-Submitted by David Drumm (Nal), Guest Blogger
South Carolina Department of Motor Vehicles director Kevin Shwedo testified before a House hearing that more than 950 dead people had voted. Shwedo and his staff used records from the State Election Commission, the state Department of Vital Statistics, and the Social Security Administration to calculate the number of zombie voters. Shwedo forwarded his list of names to state law enforcement.
The South Carolina Attorney General’s office gave the State Election Commission only 6 names from the list of 950. Of those six, one had died after casting an absentee ballot and the other five were very much alive and eligible to vote. State Election Commission director Marci Andino has been trying to get her hands on the entire list but the Attorney General’s office has not been forthcoming. With a record of 0-6, it would not be surprising if the Attorney General’s office found some excuse for not turning over the complete list.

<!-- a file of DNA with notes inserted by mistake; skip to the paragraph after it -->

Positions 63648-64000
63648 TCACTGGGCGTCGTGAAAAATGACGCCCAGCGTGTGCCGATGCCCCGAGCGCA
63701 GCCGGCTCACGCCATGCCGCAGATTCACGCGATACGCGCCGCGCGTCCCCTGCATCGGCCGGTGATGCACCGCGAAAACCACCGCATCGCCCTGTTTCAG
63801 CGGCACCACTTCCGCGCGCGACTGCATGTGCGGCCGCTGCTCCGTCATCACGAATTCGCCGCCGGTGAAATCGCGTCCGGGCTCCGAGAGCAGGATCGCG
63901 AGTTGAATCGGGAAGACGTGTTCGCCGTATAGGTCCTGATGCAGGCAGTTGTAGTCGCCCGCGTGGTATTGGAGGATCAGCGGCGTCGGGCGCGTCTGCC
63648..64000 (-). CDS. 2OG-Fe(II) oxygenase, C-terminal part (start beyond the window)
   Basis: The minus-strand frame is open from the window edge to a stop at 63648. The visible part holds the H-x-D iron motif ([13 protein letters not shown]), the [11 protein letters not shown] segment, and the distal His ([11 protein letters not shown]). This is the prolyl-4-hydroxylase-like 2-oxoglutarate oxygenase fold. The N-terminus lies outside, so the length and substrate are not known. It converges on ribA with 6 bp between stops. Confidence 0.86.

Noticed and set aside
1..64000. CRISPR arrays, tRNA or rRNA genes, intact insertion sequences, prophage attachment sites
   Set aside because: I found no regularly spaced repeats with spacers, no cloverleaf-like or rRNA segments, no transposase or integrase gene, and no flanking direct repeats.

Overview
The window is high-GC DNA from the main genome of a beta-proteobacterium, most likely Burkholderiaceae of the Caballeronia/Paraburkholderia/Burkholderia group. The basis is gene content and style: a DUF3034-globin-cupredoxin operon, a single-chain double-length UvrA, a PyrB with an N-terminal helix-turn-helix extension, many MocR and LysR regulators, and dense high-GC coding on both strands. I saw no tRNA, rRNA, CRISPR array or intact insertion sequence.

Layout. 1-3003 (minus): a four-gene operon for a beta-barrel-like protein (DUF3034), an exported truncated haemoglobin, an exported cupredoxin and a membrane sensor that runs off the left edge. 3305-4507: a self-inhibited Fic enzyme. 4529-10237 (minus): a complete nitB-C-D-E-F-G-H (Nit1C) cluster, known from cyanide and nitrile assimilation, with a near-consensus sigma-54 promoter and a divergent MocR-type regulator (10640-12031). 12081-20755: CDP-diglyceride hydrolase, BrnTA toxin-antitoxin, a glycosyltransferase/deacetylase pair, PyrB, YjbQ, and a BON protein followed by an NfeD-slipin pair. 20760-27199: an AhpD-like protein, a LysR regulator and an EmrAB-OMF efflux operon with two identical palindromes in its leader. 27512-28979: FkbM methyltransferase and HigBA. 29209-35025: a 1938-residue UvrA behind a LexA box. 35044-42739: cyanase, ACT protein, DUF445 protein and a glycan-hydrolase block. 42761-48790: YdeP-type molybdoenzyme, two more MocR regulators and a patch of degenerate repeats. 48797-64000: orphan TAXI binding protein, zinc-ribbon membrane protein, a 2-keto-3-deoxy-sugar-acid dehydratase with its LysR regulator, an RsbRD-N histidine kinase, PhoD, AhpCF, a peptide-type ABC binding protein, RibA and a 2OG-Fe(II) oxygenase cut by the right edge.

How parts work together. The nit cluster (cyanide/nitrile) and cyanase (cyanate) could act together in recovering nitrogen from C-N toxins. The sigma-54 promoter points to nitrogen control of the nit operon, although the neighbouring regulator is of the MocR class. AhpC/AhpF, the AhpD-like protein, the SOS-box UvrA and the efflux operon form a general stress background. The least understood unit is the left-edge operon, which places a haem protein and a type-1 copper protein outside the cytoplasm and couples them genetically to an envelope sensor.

The Attorney General, Alan Wilson, has been a guest on Fox News claiming that 37,000 dead people were registered to vote. Of those 37,000, the DMV is claiming 950 voted in recent elections. The State Election Commission researched the 37,000 voters whom the DMV identified as deceased and discovered that 10 voters in 8 different counties had applied for absentee ballots for the upcoming Republican primary. In every case, those 10 voters were confirmed to be alive and eligible to vote.
The recent South Carolina Republican primary drew 602,000 voters.
The list, which has remained something of a state secret, is viewable only by Republicans claims Senate Democratic Caucus director Phil Bailey. Apparently it’s more advantageous, politically, to have a list of 950 possible fraudulent voters than to subject the list to the scrutiny of the State Election Commission that has already found a 100% error rate in the six names they received.
The Justice Department recently rejected South Carolina’s new law that required photo identification be shown before voting, saying it was discriminatory.